SCABIOSA OR PINCUSHION?

Mercury (Hobart) - Magazine - - GROW YOUR OWN -

A friend posted a photo on Face­book of a big bunch of scabi­ous flow­ers freshly picked in her gar­den. She loved this pretty peren­nial plant, she wrote, and en­joyed all the colours she’d amassed from pale mauve and pink to bur­gundy and choco­late, but de­spaired at the plant’s ugly name of scabi­ous.

The ori­gin of this par­tic­u­lar com­mon name and its genus Scabiosa is as un­com­fort­able as it sounds. It comes from the Latin “sca­bies” re­fer­ring to mange or scurf. But it isn’t named be­cause its flow­ers cause a skin ir­ri­ta­tion. Rather, ac­cord­ing to folk­lore, rub­bing the leaves of scabi­ous on the skin was thought to al­le­vi­ate ir­ri­ta­tion. If the name of­fends the good news is that this plant has a pret­tier com­mon name although it too sounds a bit prickly. Its other name is pincushion from the ap­pear­ance of the blooms.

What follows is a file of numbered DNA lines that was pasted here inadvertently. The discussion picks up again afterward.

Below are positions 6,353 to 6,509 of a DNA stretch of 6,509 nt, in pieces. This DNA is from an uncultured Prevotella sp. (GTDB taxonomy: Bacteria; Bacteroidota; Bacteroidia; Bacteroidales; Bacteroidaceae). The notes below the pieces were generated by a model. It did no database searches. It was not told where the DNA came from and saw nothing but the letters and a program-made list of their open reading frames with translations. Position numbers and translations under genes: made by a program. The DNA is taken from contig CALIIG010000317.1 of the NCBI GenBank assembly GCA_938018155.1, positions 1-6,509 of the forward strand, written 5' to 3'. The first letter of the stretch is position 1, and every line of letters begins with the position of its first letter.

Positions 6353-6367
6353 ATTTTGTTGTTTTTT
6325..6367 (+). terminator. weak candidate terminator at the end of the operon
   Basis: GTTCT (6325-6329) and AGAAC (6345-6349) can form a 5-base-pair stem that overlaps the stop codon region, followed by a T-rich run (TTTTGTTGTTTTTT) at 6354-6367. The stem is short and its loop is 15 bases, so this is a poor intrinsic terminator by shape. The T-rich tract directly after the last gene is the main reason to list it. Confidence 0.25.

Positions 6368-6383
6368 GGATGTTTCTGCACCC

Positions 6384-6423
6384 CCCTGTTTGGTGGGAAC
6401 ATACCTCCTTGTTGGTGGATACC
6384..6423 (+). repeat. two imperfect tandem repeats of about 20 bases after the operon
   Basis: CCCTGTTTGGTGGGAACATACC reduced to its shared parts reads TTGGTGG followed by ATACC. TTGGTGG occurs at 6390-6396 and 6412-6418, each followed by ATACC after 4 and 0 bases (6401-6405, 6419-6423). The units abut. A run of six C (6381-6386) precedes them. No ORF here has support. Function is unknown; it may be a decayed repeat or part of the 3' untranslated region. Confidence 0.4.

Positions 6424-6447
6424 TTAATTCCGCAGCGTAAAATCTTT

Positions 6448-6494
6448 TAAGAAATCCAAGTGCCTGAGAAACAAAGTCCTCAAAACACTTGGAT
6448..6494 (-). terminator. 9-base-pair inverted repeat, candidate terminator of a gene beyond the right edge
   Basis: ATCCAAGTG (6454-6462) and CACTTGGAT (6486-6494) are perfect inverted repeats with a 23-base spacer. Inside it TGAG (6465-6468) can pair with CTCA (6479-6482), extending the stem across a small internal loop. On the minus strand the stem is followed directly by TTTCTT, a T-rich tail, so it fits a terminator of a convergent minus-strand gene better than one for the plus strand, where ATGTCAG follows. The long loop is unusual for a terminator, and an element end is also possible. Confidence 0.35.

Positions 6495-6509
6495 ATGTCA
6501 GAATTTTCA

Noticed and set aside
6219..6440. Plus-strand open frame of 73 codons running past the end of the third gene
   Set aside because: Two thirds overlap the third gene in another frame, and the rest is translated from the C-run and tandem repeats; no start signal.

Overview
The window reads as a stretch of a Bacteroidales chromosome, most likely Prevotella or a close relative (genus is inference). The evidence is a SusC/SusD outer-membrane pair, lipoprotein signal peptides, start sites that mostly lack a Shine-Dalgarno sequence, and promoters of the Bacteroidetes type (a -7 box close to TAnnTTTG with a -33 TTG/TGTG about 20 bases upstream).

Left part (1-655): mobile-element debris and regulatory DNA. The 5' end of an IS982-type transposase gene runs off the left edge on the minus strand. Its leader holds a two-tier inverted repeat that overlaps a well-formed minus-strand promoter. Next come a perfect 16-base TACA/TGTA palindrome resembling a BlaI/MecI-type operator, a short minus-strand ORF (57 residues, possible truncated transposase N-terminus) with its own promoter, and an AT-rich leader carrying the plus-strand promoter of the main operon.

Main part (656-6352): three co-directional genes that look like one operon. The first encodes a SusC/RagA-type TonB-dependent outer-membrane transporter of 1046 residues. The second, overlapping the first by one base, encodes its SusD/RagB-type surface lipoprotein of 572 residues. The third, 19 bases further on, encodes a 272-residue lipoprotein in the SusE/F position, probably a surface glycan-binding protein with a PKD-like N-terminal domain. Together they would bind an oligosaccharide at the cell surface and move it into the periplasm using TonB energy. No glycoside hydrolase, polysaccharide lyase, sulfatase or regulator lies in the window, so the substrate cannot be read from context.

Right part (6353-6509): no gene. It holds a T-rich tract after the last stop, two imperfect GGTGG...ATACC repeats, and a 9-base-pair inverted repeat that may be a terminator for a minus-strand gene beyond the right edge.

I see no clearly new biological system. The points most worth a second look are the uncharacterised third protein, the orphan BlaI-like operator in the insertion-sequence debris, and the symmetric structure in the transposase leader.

A frilly fringe of petals around a mounded cen­tre of small flow­ers cre­ates the look of granny’s pincushion. The only draw­back is that other un­re­lated plants use the com­mon name of pincushion.

Look for scabi­ous (or pincushion if you pre­fer) in flower now at the nurs­ery. This low-grow­ing peren­nial en­joys sun or a bit of shade, flow­ers pro­fusely from spring to au­tumn and is trou­ble free.

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